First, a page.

Press "Enter" to skip to content

Ghost Villages of Uttarakhand Wait For Electoral Promises

Baluni village: No one lives in Baluni village of Uttarakhand’s Pauri Garwhal district. Except, Naik (retd) Shyam Prasad Baluni, a 1971 war veteran from the Bengal Sappers.

In the last 18 years everyone has left him. One by one. First his neighbours. And then his own family members.

Shyam’s wife passed away before Uttarakhand was carved out of UP in 2000. Over the years, his daughters have got married. His only son joined Bengal Engineers five years back.

But Shyam refuses to move out of his double-storied house in the middle of the village, 35 km from district headquarters in Pauri, Uttarakhand.

Here, wild animals are frequent visitors at night. From Himalayan bear to wild boars, they all come for Baluni’s pumpkins and fruits.

“This wall was damaged by a bear who sought dinner in a bee hive next door. He had his feast, but brought down this wall,” he says.

The nearest hamlet and habitation from Baluni village is a steep 3 km climb up a ridge. Through terraced fields, the village path is hardly discernible through brambles and nettles. A fertile land that would have once fed and sustained over a dozen families is a fallow stretch of lantanas.

Welcome to the ghost villages of Uttarakhand. Where no one lives anymore.

“The problem started two decades back, when the water spring near our village dried up. The piped water is still not available here after all these years. And slowly people started to migrate. In search of employment or some for a better living conditions,” Shyam said.

Five years back, he wrote to the then President Pratibha Patil seeking access to potable water. Or else he threatened to take his own life. But nothing came of it. Nothing in all these years. His plea was reduced to a few columns in the local newspapers.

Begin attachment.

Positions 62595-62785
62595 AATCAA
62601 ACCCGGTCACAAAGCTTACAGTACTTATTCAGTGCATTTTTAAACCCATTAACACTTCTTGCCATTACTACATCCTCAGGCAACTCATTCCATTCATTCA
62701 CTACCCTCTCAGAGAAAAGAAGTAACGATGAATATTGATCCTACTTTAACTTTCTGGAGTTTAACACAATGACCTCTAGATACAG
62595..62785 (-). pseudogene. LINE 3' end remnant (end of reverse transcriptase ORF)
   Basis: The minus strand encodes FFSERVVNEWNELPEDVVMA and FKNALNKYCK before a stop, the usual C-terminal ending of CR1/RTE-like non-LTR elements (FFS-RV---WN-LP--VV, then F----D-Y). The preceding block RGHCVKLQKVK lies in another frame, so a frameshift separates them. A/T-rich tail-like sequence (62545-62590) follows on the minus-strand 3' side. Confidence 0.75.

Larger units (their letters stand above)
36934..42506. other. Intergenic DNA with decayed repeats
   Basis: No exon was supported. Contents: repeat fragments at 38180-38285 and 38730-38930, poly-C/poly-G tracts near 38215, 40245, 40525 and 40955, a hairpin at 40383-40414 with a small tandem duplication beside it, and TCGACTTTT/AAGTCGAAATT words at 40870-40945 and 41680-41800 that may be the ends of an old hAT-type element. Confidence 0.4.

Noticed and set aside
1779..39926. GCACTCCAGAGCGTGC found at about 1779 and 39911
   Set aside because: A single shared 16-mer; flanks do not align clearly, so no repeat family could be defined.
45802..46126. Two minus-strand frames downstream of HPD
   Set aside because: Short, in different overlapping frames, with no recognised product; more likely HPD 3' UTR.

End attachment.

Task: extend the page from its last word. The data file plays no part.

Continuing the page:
There are 331 such ghost villages in Pauri District alone where the entire population has migrated to the tarai plains or big cities far off in search of employment.

Similarly in Kumaon, Almora is the worst affected district. The proponents of the statehood movement in mid-ninetees saw the hill state as some sort of a panacea. The argument then was that the hill divisions of the undivided UP lagged behind in development for the powers that be in faraway Lucknow did not care for the region.

Uma Charan Barthwal, an activist since his school days recalls the euphoria. “We shouted slogans on the streets and insisted we want the state today and we want it now,” Barthwal said.

In retrospect, he concurs with what his grandfather told him then that” Uttarakhand for some years should have been a union territory”.

Since its formation, BJP and Congress have in turn ruled Uttarakhand. The state has had seven chief ministers in 16 years. That’s one every two and a half years. Only veteran ND Tiwari could complete his full five year tenure.
The demographic shift got reflected in the last delimitation. Hills were left poorer by seven seats. “At this rate after the next delimitation, the tarai plains and bhabhar will have more constituencies than hills,” says Rattan Singh Aswal who is associated with a non-government organization, Palayan Ek Chintan.

Even netas from both Kumaon and Gharwal have followed the people to the tarai plains. ND Tiwari contested and won from Ramnagar. B C Khanduri chose to contest Kotdwar in 2012. Ramesh Pokhariyal Nishak shifted to Doiwala in Dehradun. And Harish Rawat this time is contesting from two seats, Kicha and Haridwar Rural. Both are in the tarai plains.

“I have even contested and won from Dharchula in remote Pithoragarh district. As the CM I can contest and seek mandate from other constituencies as well,” says Rawat.

Both parties in these elections are trying to lure the youth. Congress has promised Rs 2500 unemployment dole. BJP in its manifesto makes promises to generate resources to curb migration.

On my way back, I ask Shyam about these promises. He points out at a soil remover cutting a road to his village that would connect him to the main highway to Pauri.

This is how we have developed the hills, he says.

A road has been sanctioned to a ghost village when all Shyam has sought all these years is access to potable water.